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Why the Sony Hack Matters
The now infamous “Sony hack” alleged to be carried out by hackers associated with the North Korean government in response to the then-pending theatrical release of “The Interview” is perhaps a water-shed event for cyber-warfare.
The two nation-states involved had clear objectives that they felt were under attack by the other: North Korea sought to preserve its information dominance internally and likely felt the need to re-establish respect for itself externally, which they might have seen undermined by the synopsis of the movie. The United States, on the other hand, saw the opportunity to demonstrate its willingness to respond to cyber-attacks, which often occur without a cyber-response by the government.
However, some pundits have dismissed this attack as “just average,” of “little consequence” and “not really cyber-warfare.” For instance, the data loss through a “wiper” malware was previously seen in the 2012 Saudi Aramco attack. Obtaining and exposing a company’s internal communication has been repeatedly demonstrated by hacker groups such as Anonymous. Many also question the graveness of the hack’s impact compared to attempted breaches against SCADA which could lead to power-outages, contaminated water, etc. However, we believe that this attack is nonetheless significant in quite a number of ways: the use of the Internet to shape and impact international relations, the swift attribution of the attack, the precedent of a politically formulated response to cyber-attacks within the U.S., and the involved threat of violent physical attacks.
The actors involved – namely the U.S. and North Korea – were both more brazen in their actions and responses than in the past. While technically there is really little new about the attack, geopolitically, it is highly significant. The two governments wanted to make it clear that they were willing to take up the means of cyber-space to support their objectives.
For many months the North Koreans objected to the making of “The Interview”, the plot of which pursues the assassination of the North Korean leader by two journalists, who are hired on by the CIA. When the elder head of government died, the makers of the film “updated” the script to accommodate Kim Jong-un, the new leader of North Korea. To the North Korean people, the Suryong (supreme leader) is not merely a political leader, but takes on mythical proportions. According to one source, Kim Il-sung (the first in the patriarchal line of the leader family) is widely held to have created the world and is viewed as God, while his son, the late Kim Jong-il, controlled the weather. The supreme leader is ubiquitous, but his person is highly sterilized and beyond and above a biological human being. The activities Kim Il-sung engaged in became the only content of North Korean cultural heritage. In response to the release of the Seth Rogen-comedy Kim Jong-un threatened “merciless action” referring to it as an “act of war”.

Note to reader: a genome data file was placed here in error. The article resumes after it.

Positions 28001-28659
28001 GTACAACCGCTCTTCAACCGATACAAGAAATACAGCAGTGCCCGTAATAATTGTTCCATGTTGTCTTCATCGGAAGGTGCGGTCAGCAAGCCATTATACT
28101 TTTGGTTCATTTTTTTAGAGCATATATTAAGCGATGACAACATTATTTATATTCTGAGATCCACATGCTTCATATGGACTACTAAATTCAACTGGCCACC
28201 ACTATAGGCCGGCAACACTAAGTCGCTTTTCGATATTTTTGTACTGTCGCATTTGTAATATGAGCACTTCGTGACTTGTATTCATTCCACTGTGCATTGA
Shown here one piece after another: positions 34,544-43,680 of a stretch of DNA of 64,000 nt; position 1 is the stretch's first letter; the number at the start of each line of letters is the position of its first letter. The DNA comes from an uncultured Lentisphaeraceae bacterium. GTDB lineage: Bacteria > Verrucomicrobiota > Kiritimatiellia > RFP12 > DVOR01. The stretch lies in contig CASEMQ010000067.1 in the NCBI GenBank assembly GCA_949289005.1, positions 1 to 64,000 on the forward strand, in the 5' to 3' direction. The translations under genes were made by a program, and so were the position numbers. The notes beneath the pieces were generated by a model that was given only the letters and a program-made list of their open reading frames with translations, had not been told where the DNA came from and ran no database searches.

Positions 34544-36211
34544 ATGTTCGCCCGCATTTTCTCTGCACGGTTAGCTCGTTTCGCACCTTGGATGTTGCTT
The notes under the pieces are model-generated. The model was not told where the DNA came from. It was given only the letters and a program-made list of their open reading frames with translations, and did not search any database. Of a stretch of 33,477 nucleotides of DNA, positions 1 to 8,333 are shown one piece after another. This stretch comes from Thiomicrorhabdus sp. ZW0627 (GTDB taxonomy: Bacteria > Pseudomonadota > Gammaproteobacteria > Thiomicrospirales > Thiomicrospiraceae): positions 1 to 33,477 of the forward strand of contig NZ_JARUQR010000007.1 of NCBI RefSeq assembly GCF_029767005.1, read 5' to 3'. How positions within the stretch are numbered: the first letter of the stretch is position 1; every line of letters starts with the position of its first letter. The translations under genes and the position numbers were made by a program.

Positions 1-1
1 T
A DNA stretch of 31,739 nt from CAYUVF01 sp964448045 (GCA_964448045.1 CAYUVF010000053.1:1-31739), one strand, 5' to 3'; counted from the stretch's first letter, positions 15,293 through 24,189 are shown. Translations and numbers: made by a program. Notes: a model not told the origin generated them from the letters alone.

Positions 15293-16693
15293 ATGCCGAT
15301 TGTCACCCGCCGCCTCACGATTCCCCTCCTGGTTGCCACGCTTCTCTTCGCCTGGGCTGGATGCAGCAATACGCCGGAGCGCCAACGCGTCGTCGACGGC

Authoritarian regimes such as North Korea carefully seek to control the information within the country and are extremely sensitive to any perceived threat to their near total information dominance within the country. For instance, although equipped with some of the newest technology, the government goes to great lengths restricting access to the Internet to the North Korea’s population. Likewise, the North Korean government is also keenly aware of governments, such as the United States, and activist groups who seek to erode this control.
From their point of view, “The Interview” is not a movie, but an informational weapon. Are they paranoid in thinking this way? State media upholds the cult of Kim – the reverence of the Kim-family; though after the death of Kim Jong-un there were reports of North Koreans growing weary of the propaganda. During the 1970s and ‘80s western governments distributed mini-copies of The Gulag Archipelago throughout Eastern Europe to provide readers with an alternative narrative to those of the Communist regime – thus causing information fissures that eventually aided the fall of those governments. Further, recent news reports describe individuals smuggling movie posters of The Interview and even plans to launch a balloon featuring the movie into North Korean territory seem to show that such a fear had merit. After all, the movie concludes in the character of a North Korean propagandist, Sook: “Killing Kim won’t change anything […] the people need to be shown that he is not a God, but a man”.
Kim Jong-un’s statements following the hack on Sony praised the hackers (known as the “Guardians of Peace” or GoP) as “fighters for justice,” branding their activities a “just struggle,” and warning that the hackers were “sharpening their bayonets” for further action.
This is hardly the language of a world leader attempting to distance himself from the attack. Though he falls short of claiming his government’s involvement or even association with the hackers, he clearly presents them as a facility supporting the aims of his regime. In making such statements, he appears to be only paying lip-service to plausible deniability and brandishing this cyber-attack.
In our book, Introduction to Cyber-Warfare, we look at cyber-warfare as an extension of state policy in response to a real or perceived threat – in his statements, Kim Jong-un makes it clear that “The Interview” takes on the form of a perceived threat and that the GOP is implementing his policy.
The following excerpt from Chapter 6 of Introduction to Cyber-Warfare highlights Cyber Attacks and Public Embarrassment:
The United States